This material deals with little-known and thus rare Romanian decoration dedicated to the largest and bloodiest battle ever fought in the history of the humankind, the Battle of Stalingrad. Though it haven’t ever been instituted officially for political reasons, Medalia militară “Campania de iarnă” was ordered by state officials to be struck privately as patterns for further consideration. Concept of that obscure commemorative decoration in terms of minimalistic design and award criteria was similar to the famous German medal “Winterschlacht im Osten 1941/42”, also known as “Ostmedaille”.
Medalia militară “Campania de iarnă” was supposed to be issued to Romanian military personnel who fought alongside German allies in major offensive to conquer the city of Stalingrad in the south-western Soviet Union during winter of 1942-1943. However, decisive Soviet victory and total destruction of the German 6th Army as well as Romanian, Hungarian, Italian and Croatian contingents nullified once existent plans to institute medal commemorating victory that was never won. Instead, the Battle of Stalingrad is fairly regarded as the most strategically decisive battle of the whole World War II and turning point in the European theatre.
Romanian forces who fought in the Battle of Stalingrad comprised of 152,492 soldiers and officers from the 3rd Army (Armata a 3-a Română) under General de armată Petre Dumitrescu (18.02.1882-15.01.1950) and 75,580-strong 4th Army (Armata a 4-a Română) commanded by General de armată Constantin Constantinescu-Claps (20.02.1884-xx.xx.1961).
Twelve poorly equipped and undermanned Romanian divisions of the 3rd Army with its headquarters in Morozovsk – 5th, 6th, 7th, 9th, 11th, 13th and 14th Infantry Divisions, 1st and 7th Cavalry Divisions as well as three Reserve divisions (only one armored) defended 170 kilometers of the front. Bearing in mind that Romanian divisions had only six battalions each and suffered heavy losses during previous battles with the strengthening Red Army, the 3rd Army could only count as having some seven or eight battleworthy divisions. Before Italian troops were relieved from that sector of the front, Petre Dumitrescu requested that Romanian and Italian units were mounted together to eliminate Soviet bridgeheads. However, German headquarters rejected that plan thus weakening Romanian forces. No positive response came from the Germans when Romanian commanders sent numerous messages warning about their weak positions and looming catastrophe. Despite unsatisfactory equipment and shortage of anti-tank weapons, Romanians fought bravely.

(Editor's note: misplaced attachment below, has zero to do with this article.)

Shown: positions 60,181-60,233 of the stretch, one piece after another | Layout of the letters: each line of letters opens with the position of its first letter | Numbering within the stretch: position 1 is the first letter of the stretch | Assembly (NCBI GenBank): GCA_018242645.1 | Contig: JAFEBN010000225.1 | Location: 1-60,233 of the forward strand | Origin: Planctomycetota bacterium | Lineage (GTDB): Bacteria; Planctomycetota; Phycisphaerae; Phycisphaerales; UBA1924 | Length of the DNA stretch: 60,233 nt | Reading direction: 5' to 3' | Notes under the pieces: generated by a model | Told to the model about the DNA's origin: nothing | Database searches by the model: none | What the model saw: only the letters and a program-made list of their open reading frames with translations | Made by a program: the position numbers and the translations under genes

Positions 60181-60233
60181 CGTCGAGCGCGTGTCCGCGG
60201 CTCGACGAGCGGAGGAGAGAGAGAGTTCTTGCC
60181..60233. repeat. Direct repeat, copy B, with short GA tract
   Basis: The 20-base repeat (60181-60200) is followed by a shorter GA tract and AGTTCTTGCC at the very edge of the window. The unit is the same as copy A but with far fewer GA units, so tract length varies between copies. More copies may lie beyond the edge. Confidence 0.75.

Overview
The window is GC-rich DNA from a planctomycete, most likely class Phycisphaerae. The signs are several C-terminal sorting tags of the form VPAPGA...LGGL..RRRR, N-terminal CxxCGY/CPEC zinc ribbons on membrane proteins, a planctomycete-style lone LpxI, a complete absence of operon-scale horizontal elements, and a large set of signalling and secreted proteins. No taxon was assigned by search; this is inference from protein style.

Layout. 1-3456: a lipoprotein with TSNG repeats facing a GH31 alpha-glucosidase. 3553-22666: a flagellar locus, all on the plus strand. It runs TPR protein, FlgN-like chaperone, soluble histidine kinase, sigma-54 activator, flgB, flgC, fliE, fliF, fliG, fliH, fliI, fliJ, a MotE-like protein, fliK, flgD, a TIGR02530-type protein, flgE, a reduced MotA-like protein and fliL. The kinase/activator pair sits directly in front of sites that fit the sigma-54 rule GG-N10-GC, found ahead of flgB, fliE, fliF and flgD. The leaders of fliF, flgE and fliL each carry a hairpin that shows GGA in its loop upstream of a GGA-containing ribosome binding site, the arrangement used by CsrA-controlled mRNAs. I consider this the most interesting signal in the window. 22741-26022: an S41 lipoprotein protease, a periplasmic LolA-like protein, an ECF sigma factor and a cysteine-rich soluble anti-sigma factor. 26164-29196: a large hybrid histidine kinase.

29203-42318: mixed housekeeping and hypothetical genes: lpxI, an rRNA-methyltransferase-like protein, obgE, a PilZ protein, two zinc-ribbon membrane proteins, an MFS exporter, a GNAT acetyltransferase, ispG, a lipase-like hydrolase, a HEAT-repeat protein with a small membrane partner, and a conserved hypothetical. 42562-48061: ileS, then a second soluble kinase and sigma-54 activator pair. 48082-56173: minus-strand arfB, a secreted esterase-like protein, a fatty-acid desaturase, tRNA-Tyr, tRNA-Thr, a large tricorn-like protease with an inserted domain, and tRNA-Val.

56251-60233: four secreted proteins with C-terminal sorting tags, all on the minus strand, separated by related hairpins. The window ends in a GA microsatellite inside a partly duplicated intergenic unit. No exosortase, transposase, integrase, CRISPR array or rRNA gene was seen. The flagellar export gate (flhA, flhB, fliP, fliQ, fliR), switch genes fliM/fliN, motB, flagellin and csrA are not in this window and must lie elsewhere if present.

“Overall, the conclusion is that between 19-24 November the Romanian troops have fought bravely, with heroic sacrifices. There were many acts of bravery and many units have distinguished themselves. It was only the unexpected high number of enemy tanks and the fact that Romanians didn’t have the weapons to stop them that have allowed enemy breakthroughs and made ineffective the counterattack of the German armored reserve”, wrote Generalleutnant Arthur Hauffe (20.12.1892-22.07.1944) in his report on operations in the sector of the Romanian 3rd Army.
As for the 4th Army that defended 200 km to the south of Stalingrad , the situation was even worse, not to say disastrous – five Infantry Divisions (1st, 2nd, 4th, 18th and 20th) had no tanks to oppose crushing superiority of the Red Army.
As a result, Romanian troops were destroyed by Soviet units, and according to Ion Antonescu, 158,854 servicemen perished in Stalingrad. Survivors were sent back to Romania for brief recreation and reorganization.
Upon return to Romania veterans of that bloody battle were consequently decorated with the commemorative clasp “Stalingrad” that was attached to the ribbon of the “Crusade Against Communism” medal (Medalia “Cruciada Împotriva Comunismului” cu bareta “Stalingrad”).
Having completed that necessary historical digression let’s return to the main subject of an article. An obverse of the Medalia militară “Campania de iarnă” with raised border showed a flying Wallachian eagle with raised wings and lowered head. A sword was gripped in his claws and a cross held in a beak. Cipher of the young Romanian King Mihai I who was reinstalled as a ruler by Ion Antonescu and reigned from September 06, 1940 until December 30, 1947 – capital letter “M” and numeral “I” – topped with the royal crown was situated at the bottom of an obverse. The whole composition was placed against a gloomy background symbolizing Russian wintry landscape: two firs on the left and smooth curves of drifting snow.
A reverse with raised border and high relief had a wide wreath made of oak leaves on the left and laurel leaves on the right. The wreath was gripped with the clenched right fist at the bottom. An inscription in capital letters of different size “Winter Campaign” (“Campania de Iarna”) running in three horizontal lines was situated at the centre of a reverse.
Patterns of a round medal measuring 32 mm in diameter were struck by private manufacturers of Tombac with addition of patina to surface.
Literature: Radu Ocheşeanu. “Campania de Iarnă”. O Medalie Neinstituită. Buletinul Societății Numismatice Române, Anii LXXXVI-LXXXVII (1992-1993).